A news item I heard on the radio caught my attention because it sounded so unlikely: a business school in the UK has just appointed a Professor of Networking. It sounded like a cushy number for someone who knows how to conjure up orders via Linkedin or acquire 146,000 Facebook friends in the space of half an hour. Not so, claimed the school: electronic social media are just another manifestation of an activity that has been around since humans first began to grunt at each other but businesses have lately lost sight of the fact that networks should be mutually beneficial - and the Professor is going to set them back on course.
To those who are unfamiliar with the ways of business, ‘networking’ might appear to be a black art practised by initiates while they play rounds of golf - not for sport, but in order to cultivate secretively advantageous connections, stitch up monopolistic agreements and line their pockets at the expense of others. All these things certainly do happen but the process isn’t intrinsically evil just because some are more selfishly inclined than others. Amongst salespeople there is an adage: “people buy from people”, which is another way of saying you are more likely to win a sale if potential customers know and like you, so get to know them, do your best to be likeable - and don’t abuse the relationship: network responsibly. Unfortunately for society, businesses are prone to rampant greed and the Professor clearly has some work to do.
Of course the principles of networking don’t apply exclusively to business: it is a fundamental human activity comprising the building of supportive relationships in the form of friendships made and maintained over the years, relatives nurtured and indulged, small favours granted and inconveniences graciously endured. This essentially benign process creates informal, mutually beneficial social structures. As in business, however, danger is always present in the form of exploitation by those who are ruthless in pursuit of their own ends. History, as Hilary Mantel demonstrates in her novel Wolf Hall, illustrates the point.
Set in Tudor England, her story of power-brokering depends on connections made and cemented by the elaborate manipulation of money, might and marriage; and the most important of these was marriage. The Tudors may not have played golf but they certainly understood the importance of networks to their hold on power and sought to entrench them legally with contracts devised for the purpose and known as marriages. So important was the contract of marriage that it was purported to be sanctioned only by the highest authority (God) and interpreted and controlled by His representative on Earth (the Pope) whose only interest (he claimed) was that all souls should go to Heaven. The rather useful “till death us do part” clause was included in the contract to ensure lasting and legally incontestable possession of goods and chattels by the survivor. By these means were whole nations effectively owned by certain families for as long as they could get away with it.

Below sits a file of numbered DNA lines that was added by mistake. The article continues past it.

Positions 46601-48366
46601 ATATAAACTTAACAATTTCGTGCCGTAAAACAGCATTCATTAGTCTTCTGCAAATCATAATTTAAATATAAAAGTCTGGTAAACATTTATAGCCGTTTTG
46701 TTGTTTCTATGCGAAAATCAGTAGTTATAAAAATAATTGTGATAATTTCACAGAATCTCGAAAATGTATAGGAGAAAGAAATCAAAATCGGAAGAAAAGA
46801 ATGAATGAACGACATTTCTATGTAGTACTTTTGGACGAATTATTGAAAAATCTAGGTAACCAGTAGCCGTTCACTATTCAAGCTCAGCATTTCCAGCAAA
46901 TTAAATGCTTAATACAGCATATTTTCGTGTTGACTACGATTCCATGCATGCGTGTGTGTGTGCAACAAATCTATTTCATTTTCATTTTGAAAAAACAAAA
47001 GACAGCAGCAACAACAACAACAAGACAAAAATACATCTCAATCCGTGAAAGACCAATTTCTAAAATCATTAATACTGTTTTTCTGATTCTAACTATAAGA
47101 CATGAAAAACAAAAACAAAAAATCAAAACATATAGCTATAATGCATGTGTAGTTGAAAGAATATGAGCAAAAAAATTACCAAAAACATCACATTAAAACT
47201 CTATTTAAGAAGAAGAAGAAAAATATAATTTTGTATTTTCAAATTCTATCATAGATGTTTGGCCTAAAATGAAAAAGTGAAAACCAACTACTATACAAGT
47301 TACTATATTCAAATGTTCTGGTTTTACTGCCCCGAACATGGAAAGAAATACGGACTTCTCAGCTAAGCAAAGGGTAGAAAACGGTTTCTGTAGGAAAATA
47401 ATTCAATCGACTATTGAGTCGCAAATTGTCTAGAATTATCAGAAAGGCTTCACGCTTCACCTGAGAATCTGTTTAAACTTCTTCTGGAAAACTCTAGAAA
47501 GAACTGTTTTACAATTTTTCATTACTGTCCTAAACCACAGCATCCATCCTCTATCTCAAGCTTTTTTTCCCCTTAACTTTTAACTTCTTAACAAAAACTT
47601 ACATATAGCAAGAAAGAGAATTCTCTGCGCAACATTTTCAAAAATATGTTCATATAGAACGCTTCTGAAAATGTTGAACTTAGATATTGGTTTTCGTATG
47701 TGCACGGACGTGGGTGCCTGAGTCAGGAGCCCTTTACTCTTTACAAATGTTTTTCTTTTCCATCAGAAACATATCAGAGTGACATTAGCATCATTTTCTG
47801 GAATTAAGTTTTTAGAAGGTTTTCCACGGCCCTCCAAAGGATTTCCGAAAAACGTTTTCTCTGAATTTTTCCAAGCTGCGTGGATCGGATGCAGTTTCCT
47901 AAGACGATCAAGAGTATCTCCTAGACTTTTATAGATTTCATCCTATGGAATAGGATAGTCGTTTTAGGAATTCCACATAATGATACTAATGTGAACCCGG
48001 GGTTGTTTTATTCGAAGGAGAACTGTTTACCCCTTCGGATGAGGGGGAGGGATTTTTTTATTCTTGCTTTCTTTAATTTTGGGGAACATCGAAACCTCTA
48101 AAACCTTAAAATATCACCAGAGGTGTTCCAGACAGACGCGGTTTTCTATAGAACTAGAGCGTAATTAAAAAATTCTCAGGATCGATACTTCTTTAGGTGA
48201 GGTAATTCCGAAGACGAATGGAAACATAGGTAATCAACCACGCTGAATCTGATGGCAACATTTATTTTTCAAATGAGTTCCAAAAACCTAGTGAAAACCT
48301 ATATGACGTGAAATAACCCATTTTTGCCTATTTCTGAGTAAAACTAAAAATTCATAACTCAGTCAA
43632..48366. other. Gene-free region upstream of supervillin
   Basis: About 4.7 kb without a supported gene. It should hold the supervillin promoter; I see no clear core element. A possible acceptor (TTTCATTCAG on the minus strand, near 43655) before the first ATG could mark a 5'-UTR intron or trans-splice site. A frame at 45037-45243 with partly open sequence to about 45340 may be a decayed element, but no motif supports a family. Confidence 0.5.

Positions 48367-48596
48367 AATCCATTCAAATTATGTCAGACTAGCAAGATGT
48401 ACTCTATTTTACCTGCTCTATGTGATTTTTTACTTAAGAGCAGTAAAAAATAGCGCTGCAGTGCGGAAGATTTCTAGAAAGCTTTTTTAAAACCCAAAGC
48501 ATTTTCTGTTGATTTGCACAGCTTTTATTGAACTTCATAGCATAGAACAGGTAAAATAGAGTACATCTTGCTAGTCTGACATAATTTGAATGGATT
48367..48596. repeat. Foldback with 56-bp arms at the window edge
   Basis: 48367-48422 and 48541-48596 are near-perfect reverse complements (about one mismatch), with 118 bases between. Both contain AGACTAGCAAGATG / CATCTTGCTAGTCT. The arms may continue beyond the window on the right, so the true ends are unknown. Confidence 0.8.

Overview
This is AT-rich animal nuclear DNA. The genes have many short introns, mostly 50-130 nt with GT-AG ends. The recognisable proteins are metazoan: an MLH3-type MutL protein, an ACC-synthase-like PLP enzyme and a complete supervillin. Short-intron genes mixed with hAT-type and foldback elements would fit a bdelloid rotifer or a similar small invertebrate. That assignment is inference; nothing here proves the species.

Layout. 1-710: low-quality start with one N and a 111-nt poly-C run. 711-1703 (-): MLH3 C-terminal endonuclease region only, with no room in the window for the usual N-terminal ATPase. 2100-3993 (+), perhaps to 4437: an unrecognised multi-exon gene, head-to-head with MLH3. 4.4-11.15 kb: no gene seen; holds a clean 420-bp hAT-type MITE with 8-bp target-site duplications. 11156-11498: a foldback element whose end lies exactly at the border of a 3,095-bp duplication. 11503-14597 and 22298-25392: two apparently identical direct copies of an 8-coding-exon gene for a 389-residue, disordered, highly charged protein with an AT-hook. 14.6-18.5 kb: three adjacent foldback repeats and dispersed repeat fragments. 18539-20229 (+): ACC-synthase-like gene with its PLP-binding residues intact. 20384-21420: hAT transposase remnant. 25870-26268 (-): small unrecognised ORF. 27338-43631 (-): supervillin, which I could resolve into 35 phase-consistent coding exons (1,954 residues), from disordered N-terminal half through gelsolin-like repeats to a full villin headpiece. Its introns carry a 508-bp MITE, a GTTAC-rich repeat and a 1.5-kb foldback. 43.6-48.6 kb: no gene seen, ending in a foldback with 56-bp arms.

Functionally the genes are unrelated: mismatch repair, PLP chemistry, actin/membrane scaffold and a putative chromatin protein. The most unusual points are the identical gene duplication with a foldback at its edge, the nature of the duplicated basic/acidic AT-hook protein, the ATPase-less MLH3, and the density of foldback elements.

The practice was not confined to the most powerful families, indeed the ‘strategic alliance’ aspect of marriage remains well-understood and valued within certain circles of society to this day, but a more popular, romantic delineation has evolved and the “till death us do part” clause is now likely to refer to fidelity rather than property. But this romantic gloss lately applied to marriage has obscured its original purpose: in the recent case of the woman who was imprisoned for embezzling a quarter of a million pounds from her employer to pay for her dream wedding we may conclude that her folly was not to have heeded the lesson of history which illustrates a principal tenet of networking: if you want money, marry into it.